RECOMMENDATION ECF No. 26
MAUREEN P. KELLY, Magistrate Judge.
Plaintiff Jeffrow Thomas ("Plaintiff") is an inmate in the custody of the Pennsylvania Department of Corrections and is currently incarcerated at the State Correctional Institution at Huntingdon in Huntingdon, Pennsylvania. Plaintiff filed this civil rights action against Defendants Mr. John Walton, Warden ("Walton"); Mr. Steven Cmar, Deputy Warden ("Cmar"); Mr. Bill Nicholson, Medical Supervisor ("Nicholson"); Mr. Mike Kusma, Physician Assistant ("Kusma"); and Ms. Gail Gaskill, Nurse ("Gaskill") (collectively, "Defendants"), alleging that Defendants failed to provide him with proper medical treatment in violation of his rights provided by the First, Eighth and Fourteenth Amendments to the United States Constitution while he was incarcerated at the Westmoreland County Prison in Greensburg, Pennsylvania.
Presently before the Court is a Motion to Dismiss ("the Motion") submitted by Defendants. ECF No. 26. For the reasons that follow, is respectfully recommended that the Motion be granted.
A. PROCEDURAL BACKGROUND
Plaintiff filed a Motion for Leave to Proceed In Forma Pauperis on January 12, 2012, which was granted by this Court on March 16, 2012. ECF Nos. 1, 2. The Complaint was filed on March 19, 2012. ECF No. 3.
On July 27, 2012, Plaintiff filed a Motion for Leave to file an Amended Complaint which this Court denied insofar as Plaintiff did not need to seek leave of Court to amend the Complaint at that juncture. ECF: 7/30/2012 Text Order. Plaintiff was also advised that any amendment he filed must include all the claims he wished to raise and name all the Defendants against whom he wished to proceed in a single comprehensive document. Id . On August 20, 2012, rather than file an amended complaint, Plaintiff filed another Motion for Leave to File an Amended Complaint. ECF No. 18. The Court granted that motion on September 4, 2012, and ordered Plaintiff to file an amended complaint on or before September 18, 2012. Plaintiff was again advised to include all the claims he wished to raise and name all the Defendants against whom he wished to proceed in the amended complaint. ECF: 9/4/2012 Text Order. In addition, Plaintiff was advised that his failure to file an amended complaint in accordance with the Court's order would render the Complaint he originally filed the operative complaint. Id.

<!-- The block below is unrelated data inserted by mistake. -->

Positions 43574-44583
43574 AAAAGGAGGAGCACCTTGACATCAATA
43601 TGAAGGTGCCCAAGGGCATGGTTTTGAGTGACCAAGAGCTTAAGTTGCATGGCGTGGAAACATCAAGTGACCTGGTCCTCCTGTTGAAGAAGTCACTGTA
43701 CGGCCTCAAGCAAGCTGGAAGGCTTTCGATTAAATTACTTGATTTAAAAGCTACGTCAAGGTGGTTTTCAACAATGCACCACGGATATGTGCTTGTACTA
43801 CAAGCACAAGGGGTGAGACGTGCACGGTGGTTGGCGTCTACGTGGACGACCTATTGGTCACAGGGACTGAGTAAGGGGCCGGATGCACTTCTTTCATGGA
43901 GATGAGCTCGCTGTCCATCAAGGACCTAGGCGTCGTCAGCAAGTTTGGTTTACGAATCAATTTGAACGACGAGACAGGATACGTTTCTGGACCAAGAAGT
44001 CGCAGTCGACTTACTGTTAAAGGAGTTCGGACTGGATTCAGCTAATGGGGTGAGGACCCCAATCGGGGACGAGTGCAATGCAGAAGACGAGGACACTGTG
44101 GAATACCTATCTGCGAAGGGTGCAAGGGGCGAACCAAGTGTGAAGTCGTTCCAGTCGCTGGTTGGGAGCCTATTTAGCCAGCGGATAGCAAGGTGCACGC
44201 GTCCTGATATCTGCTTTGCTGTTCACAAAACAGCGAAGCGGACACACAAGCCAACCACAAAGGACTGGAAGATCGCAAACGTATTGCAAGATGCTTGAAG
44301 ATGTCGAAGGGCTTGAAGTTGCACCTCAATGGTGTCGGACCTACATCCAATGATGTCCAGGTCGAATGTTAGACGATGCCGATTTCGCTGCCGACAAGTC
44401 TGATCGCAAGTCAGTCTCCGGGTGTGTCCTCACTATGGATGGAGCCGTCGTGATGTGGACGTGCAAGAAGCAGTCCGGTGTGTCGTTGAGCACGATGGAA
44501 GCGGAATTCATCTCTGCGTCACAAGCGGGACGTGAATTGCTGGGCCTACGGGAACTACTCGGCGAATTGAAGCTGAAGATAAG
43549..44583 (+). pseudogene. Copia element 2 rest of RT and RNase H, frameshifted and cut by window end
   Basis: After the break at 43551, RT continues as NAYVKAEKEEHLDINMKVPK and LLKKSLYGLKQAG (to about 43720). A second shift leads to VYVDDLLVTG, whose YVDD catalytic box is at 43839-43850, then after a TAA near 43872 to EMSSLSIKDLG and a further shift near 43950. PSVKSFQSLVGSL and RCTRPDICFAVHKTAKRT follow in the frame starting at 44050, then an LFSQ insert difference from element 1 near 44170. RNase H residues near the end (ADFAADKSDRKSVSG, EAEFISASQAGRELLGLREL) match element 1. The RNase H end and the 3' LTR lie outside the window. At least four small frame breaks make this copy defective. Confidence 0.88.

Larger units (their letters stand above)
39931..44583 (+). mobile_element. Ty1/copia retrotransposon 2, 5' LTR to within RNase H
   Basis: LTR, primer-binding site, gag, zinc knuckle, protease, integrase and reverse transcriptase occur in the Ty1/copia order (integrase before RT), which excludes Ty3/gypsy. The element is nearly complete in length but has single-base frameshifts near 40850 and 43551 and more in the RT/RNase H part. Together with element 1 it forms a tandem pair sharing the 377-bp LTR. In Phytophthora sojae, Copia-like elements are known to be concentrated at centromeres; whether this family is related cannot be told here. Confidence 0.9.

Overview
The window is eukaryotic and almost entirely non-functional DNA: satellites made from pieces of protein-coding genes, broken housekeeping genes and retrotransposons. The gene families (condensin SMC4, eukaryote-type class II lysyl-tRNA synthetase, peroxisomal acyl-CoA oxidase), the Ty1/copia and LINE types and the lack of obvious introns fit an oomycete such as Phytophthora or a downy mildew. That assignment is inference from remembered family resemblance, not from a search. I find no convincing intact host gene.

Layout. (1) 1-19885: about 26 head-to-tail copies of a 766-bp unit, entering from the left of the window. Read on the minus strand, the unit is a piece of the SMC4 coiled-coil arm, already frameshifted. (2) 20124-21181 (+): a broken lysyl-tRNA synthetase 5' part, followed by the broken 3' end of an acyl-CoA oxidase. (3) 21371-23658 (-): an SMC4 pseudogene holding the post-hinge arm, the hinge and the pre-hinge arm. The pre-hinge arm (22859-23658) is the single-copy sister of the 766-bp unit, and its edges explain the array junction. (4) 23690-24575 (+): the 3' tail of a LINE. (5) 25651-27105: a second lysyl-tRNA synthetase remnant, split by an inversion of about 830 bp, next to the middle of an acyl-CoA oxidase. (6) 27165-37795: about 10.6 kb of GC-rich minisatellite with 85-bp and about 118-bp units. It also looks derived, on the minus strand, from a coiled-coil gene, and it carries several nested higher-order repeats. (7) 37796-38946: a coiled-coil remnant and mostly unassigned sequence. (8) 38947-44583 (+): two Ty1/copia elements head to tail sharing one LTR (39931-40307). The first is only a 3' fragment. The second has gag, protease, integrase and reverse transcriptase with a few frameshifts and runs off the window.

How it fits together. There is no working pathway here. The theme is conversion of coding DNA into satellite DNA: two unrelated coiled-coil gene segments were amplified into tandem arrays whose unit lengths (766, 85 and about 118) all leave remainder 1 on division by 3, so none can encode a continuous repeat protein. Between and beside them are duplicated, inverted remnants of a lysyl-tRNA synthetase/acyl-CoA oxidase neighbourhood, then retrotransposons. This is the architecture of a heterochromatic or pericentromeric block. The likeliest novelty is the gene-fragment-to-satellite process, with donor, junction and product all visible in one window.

Plaintiff again failed to file an amended complaint but instead, on September 17, 2012, filed yet another Motion for Leave to file an Amended Complaint, which consisted of a one-paragraph summary of the claims raised in the original Complaint. ECF No. 22. Finding that it was apparent from Plaintiff's failure to file an amended complaint, despite being given several opportunities to do so, and his repeated recapitulation of the claims raised in the original Complaint that he had no new claims to raise, the Court denied Plaintiff's Motion for Leave to File an Amended Complaint and deemed the original Complaint, ECF No. 3, the operative Complaint in this matter. ECF No. 24.
In the Complaint, Plaintiff alleges that Defendants violated his rights provided by the First, Eighth and Fourteenth Amendments to the Constitution by failing to provide him with proper medical treatment after he fell on the staircase leading to his cell at the Westmoreland County Prison on January 27, 2010. Specifically, Plaintiff faults Defendants for failing to provide him with adequate pain medication and for refusing his requests to be seen by an outside health care provider.
Defendants filed the instant Motion on October 18, 2012, to which Plaintiff responded on December 10, 2012. ECF Nos. 26, 33. As such, the Motion is now ripe for review.
B. STANDARD OF REVIEW
In assessing the sufficiency of a complaint pursuant to a motion to dismiss under Federal Rule of Civil Procedure 12(b)(6), the Court must accept as true all material allegations in the complaint and all reasonable factual inferences must be viewed in the light most favorable to the plaintiff. Odd v. Malone , 538 F.3d 202, 205 (3d Cir. 2008). The Court, however, need not accept bald assertions or inferences drawn by the plaintiff if they are unsupported by the facts set forth in the complaint. See California Pub. Employees' Ret. Sys. v. The Chubb Corp. , 394 F.3d 126, 143 (3d Cir. 2004), citing Morse v. Lower Merion Sch. Dist. , 132 F.3d 902, 906 (3d Cir. 1997). Nor must the Court accept legal conclusions set forth as factual allegations. Bell Atlantic Corp. v. Twombly , 550 U.S. 544, 555 (2007). Rather, "[f]actual allegations must be enough to raise a right to relief above the speculative level." Id., citing Papasan v. Allain , 478 U.S. 265, 286 (1986). Indeed, the United States Supreme Court has held that a complaint is properly dismissed under Fed.R.Civ.P. 12(b)(6) where it does not allege "enough facts to state a claim to relief that is plausible on its face, " id. at 570, or where the factual content does not allow the court "to draw the reasonable inference that the defendant is liable for the misconduct alleged." Ashcroft v. Iqbal , 556 U.S. 662, 678 (2009). See Phillips v. Cnty. of Allegheny , 515 F.3d 224, 231 (3d Cir. 2008) (finding that, under Twombly, "labels, conclusions, and a formulaic recitation of the elements of a cause of action" do not suffice but, rather, the complaint "must allege facts suggestive of [the proscribed] conduct" and that are sufficient "to raise a reasonable expectation that discovery will reveal evidence of the necessary element[s] of his claim").
Plaintiff has brought his claims pursuant to 42 U.S.C. § 1983 ("Section ...